The last time there was as much carbon dioxide in the atmosphere as there is today humans didn’t exist.
The last time there was as much carbon dioxide in the atmosphere as there is today humans didn’t exist. © Oliver Ressler 2020

Oliver Ressler's climate story started in 1996, when the then 26-year-old had just graduated from the University of Applied Arts in Vienna and was organising his first major exhibition project “100 Jahre Treibhauseffekt” (100 years of greenhouse effect). The title makes reference to the Swedish scientist Svante Arrhenius, who had provided proof that humanity contributes to global warming through its CO2 emissions exactly 100 years earlier.

Since then, both the climate crisis and the artist's interest in the subject have grown. Starting in 2008, at the beginning of the climate justice movement, Ressler focused his attention on acts of civil disobedience by climate activists. In the United Kingdom, Ressler documented a successful protest against the construction of new coal-fired power plants by a German corporation.

Fluid boundaries between art and activism

“The movements have continuously grown in recent years, and I have focused on these major events, such as those on the occasion of the United Nations climate negotiations,” Oliver Ressler notes.  He also explains that along with the subject, the role of artists has changed considerably over the past 25 years. In the beginning it was a matter of convincing the public that climate change was a real problem, but today an increasing number of artists are becoming actively involved in the movements against climate change. There are areas where “the lines between art and activism are becoming quite blurred, and I find that intriguing.“

Platform for exchange and dialogue

With the support of the Austrian Science Fund FWF, Oliver Ressler is currently working on the arts-based research project “Barricading the Ice Sheets”. He is cooperating with central protagonists of the climate movement who are working at the interface between art and activism. Ressler offers the participants a platform for exchange where they discuss methods, decision-making processes and plans for the future. These exchanges have resulted in the film “Barricade Cultures of the Future”, which will be screened at the opening exhibition for the project as of 4 September 2021 at Camera Austria in Graz, Ressler’s research institution. He plans further solo exhibitions in Zagreb, Berlin, Tallinn and London.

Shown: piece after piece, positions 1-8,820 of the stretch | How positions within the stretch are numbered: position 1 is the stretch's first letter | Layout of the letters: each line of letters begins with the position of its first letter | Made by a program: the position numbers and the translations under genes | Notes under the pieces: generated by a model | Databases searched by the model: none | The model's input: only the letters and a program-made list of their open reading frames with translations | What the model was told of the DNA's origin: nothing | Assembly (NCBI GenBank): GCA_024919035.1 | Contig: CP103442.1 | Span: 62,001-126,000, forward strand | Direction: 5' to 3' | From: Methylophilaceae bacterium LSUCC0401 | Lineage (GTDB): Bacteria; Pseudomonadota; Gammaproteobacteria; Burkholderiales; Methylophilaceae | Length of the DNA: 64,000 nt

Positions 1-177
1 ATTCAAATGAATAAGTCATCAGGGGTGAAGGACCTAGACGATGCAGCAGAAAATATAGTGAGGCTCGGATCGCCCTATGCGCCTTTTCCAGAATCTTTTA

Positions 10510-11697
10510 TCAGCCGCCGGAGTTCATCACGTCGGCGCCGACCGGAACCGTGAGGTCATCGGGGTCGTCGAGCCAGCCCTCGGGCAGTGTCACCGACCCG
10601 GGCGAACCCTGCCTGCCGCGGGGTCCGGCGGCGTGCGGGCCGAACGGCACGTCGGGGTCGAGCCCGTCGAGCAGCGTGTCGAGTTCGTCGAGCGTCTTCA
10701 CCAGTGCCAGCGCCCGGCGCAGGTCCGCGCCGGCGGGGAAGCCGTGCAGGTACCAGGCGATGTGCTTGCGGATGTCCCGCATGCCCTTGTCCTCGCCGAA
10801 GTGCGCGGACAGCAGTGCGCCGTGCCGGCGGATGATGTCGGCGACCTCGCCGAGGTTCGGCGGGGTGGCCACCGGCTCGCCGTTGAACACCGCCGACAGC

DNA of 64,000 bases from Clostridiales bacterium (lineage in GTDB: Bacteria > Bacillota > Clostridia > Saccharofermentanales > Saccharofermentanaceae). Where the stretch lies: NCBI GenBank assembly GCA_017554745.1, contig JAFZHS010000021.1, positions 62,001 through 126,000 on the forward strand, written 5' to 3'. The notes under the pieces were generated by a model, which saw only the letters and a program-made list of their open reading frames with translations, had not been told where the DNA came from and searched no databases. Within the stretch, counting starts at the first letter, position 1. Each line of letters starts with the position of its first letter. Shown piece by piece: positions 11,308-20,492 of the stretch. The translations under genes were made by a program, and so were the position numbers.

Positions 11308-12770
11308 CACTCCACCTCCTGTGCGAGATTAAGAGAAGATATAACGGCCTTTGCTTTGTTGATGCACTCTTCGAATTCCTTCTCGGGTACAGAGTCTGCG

<figcaption>Trailer for “Not Sinking, Swarming”, 37 min., 4K, AT 2021</figcaption>

Insight into self-organisation of climate movements

The research project has led to another film entitled Not Sinking, Swarming which is based on a four-hour meeting in Madrid in October 2019, where delegates from different Spanish environmental groups came together to plan a civil disobedience action. “This film represents one of the few documents to provide direct insights into processes of self-organisation within the climate movement.” In order to protect those involved Ressler pixelated the footage. In the course of time, Ressler has developed different formats from documentaries to politico-poetic pieces. Ressler definitely sees himself as a mediator, and considers it important to pass on the know-how of different local movements both to the outside world and within the climate movement.

The pandemic as an obstacle

The pandemic has strongly affected the climate movement, because there is little they can do to change things without public visibility. It was only in the summer of 2021 that the first major actions, such as those organised by Ende Gelände in northern Germany could be held again. “It is important to come to grips with the pandemic soon, so that we can also protect the climate,” Ressler says with emphasis and notes that pressure from social networks alone is not sufficient to induce politicians to act. “We need civil disobedience in order to increase the pressure on governments.”

“Barricading the Ice Sheets” sharpens the focus on what could be done and takes a stance on the question of what the future of our planet should be. In his very own way, Oliver Ressler creates an alliance with the climate movement and demonstrates the contribution that art can make to sustainable change.

Personal details

Oliver Ressler is an artist and filmmaker who explores issues such as economics, democracy, migration, the climate crisis, and social movements. In addition to numerous exhibitions, Ressler has made 38 films that have been shown in thousands of social movement events, art institutions and film festivals. Since 2019, he has been working on the arts-based research project Barricading the Ice Sheets, which has received EUR 360,000 in funding by the Austrian Science Fund FWF. The research on which the project is based also gave rise to the exhibition Overground Resistance, curated by Ressler, which can currently be seen in Vienna.


Oliver Ressler (ed.): Barricading the Ice Sheets. Artists and Climate Action in the Age of Irreversible Decision, Graz: Edition Camera Austria, 2020

Solo exhibitions

Camera Austria, Graz (AT), 04 Sept. – 21 Nov. 2021

Museum of Contemporary Art Zagreb (HR), 30Nov. 2021 – 30 Jan. 2022

n.b.k. – Neuer Berliner Kunstverein, Berlin (DE), June – August 2022

Tallinn Art Hall, Tallinn (EE), 09 Sept. – 13 Nov. 2022

The Showroom, London (UK), October – December 2022